Reuters Health Information (2009-10-23): Vaccination program cuts HBV infection in children of foreign-born Asian parents
Vaccination program cuts HBV infection in children of foreign-born Asian parents
Last Updated: 2009-10-23 13:01:57 -0400 (Reuters Health)
NEW YORK (Reuters Health) - The hepatitis B virus (HBV) infant vaccination program in the US appears to have reduced chronic infection, morbidity and mortality among populations at high risk, a paper in the October 9th issue of the journal Vaccine suggests.
"In 1988, the Advisory Committee on Immunization Practices (ACIP) recommended hepatitis B surface antigen (HBsAg) screening for all pregnant women," Dr. Carrie M. Shuler, of the Centers for Disease Control and Prevention, Atlanta, and colleagues write.
"In 1991, to prevent horizontal transmission in households and to further reduce missed opportunities to prevent HBV infection, ACIP recommended hepatitis B vaccination for all infants, preferably beginning at birth and regardless of the HBsAg status of the mother," they add.
The researchers performed a follow-up seroprevalence study during 2001 to 2004 in an Asian immigrant community in Georgia to assess the impact of universal maternal HBsAg screening and infant vaccination in preventing HBV infection among U.S.-born children of foreign-born Asian parents. This was modeled after a 1985 study conducted in a similar population during the era before routine infant vaccination.
Inclusion criteria required that households have at least one parent born in Korea, China, Laos, Cambodia, or Vietnam, and at least one U.S.-born child older than 12 months of age (study children).
A total of 989 subjects (563 adults and 426 children) were enrolled in the study. Of these, four adults were U.S.-born and 72 children were foreign-born. Therefore, 354 children were considered study children, and 635 subjects were foreign-born or adult participants (non-study children).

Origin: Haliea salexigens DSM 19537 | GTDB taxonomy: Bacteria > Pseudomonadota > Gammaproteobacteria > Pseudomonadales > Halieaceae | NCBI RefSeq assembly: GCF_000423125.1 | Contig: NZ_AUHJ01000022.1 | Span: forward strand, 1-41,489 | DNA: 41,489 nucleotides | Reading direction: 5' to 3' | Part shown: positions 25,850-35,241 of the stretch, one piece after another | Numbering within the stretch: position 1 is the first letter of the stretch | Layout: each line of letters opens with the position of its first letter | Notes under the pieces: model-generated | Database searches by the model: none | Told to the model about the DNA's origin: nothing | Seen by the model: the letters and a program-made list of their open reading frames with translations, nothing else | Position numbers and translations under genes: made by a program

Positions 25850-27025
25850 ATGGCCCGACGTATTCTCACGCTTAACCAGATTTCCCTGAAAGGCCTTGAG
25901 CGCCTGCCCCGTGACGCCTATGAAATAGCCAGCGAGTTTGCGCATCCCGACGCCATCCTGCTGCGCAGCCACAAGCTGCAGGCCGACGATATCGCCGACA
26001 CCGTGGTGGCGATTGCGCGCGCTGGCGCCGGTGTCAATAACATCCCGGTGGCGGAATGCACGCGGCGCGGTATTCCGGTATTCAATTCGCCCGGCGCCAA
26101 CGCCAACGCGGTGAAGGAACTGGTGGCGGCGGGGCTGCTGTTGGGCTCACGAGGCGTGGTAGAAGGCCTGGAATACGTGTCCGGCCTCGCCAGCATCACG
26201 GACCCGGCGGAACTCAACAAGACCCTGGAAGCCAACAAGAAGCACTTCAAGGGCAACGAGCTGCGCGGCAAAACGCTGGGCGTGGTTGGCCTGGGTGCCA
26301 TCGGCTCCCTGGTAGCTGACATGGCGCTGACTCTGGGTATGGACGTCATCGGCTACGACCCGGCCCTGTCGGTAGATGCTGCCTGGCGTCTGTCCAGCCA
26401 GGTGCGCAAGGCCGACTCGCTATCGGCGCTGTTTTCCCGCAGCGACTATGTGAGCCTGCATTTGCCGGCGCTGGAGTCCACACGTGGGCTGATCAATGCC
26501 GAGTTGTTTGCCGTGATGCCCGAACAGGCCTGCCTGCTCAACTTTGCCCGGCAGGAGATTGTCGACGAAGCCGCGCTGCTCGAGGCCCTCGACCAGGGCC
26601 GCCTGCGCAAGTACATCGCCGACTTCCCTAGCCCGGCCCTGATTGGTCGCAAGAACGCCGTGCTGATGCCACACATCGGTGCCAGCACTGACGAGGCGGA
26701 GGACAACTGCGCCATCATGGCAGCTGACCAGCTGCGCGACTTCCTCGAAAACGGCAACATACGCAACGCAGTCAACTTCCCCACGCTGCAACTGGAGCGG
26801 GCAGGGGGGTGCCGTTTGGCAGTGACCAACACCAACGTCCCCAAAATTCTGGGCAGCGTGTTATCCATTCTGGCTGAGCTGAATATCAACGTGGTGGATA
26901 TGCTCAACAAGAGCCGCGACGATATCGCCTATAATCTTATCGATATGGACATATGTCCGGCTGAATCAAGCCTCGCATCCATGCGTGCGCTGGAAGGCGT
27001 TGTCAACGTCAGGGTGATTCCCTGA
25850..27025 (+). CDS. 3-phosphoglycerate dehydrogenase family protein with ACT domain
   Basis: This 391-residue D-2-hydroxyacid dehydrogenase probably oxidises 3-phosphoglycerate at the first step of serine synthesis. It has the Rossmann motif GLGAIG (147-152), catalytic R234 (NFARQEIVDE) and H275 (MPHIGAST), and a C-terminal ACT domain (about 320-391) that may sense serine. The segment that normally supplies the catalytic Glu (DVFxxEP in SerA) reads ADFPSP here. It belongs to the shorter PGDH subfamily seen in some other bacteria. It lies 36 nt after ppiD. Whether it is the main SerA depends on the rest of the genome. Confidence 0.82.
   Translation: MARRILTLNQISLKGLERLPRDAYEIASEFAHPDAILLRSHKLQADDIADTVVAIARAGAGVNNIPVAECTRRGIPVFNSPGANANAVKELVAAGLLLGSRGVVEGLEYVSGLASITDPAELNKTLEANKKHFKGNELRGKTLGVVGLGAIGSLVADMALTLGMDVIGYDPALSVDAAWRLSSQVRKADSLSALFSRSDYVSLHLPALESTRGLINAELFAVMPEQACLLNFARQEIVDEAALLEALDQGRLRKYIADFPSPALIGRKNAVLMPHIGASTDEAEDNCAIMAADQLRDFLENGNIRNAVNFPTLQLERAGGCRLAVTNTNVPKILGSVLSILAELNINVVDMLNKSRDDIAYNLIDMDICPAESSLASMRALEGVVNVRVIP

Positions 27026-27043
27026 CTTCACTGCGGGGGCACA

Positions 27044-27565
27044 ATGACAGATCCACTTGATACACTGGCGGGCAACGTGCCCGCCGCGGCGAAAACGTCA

The authors note that 88% of the 354 study children lived in a household with at least one person with serological evidence of chronic or resolved HBV infection. Overall, 25.9% of study children lived in a household with a chronically infected person.
"Although the prevalence of chronic HBV infection among foreign-born adults was 11% in both the 1985 study and this study, only 0.8% of the U.S.-born children in our study had chronic HBV infection, compared with 4.3% of the children in the 1985 study; an 81% reduction," Dr. Shuler and colleagues explain. "The overall HBV infection burden among children decreased as well, with only 1.1% of children born after 1991 having evidence of resolved infection, compared with 12.5% of the children studied in 1985."
After controlling for chronic infection among household members, predictors of infection among study children included being born to a chronically infected mother (adjusted odds ratio 63.2) and being born before 1992 (adjusted OR 9.5). There was no statistical association between infection in study children and having a chronically infected father, other adult, or child in the household.
Compared to children born before the universal infant vaccination recommendation, those born after 1991 were more likely to have received the recommended three doses of the hepatitis B vaccine during infancy.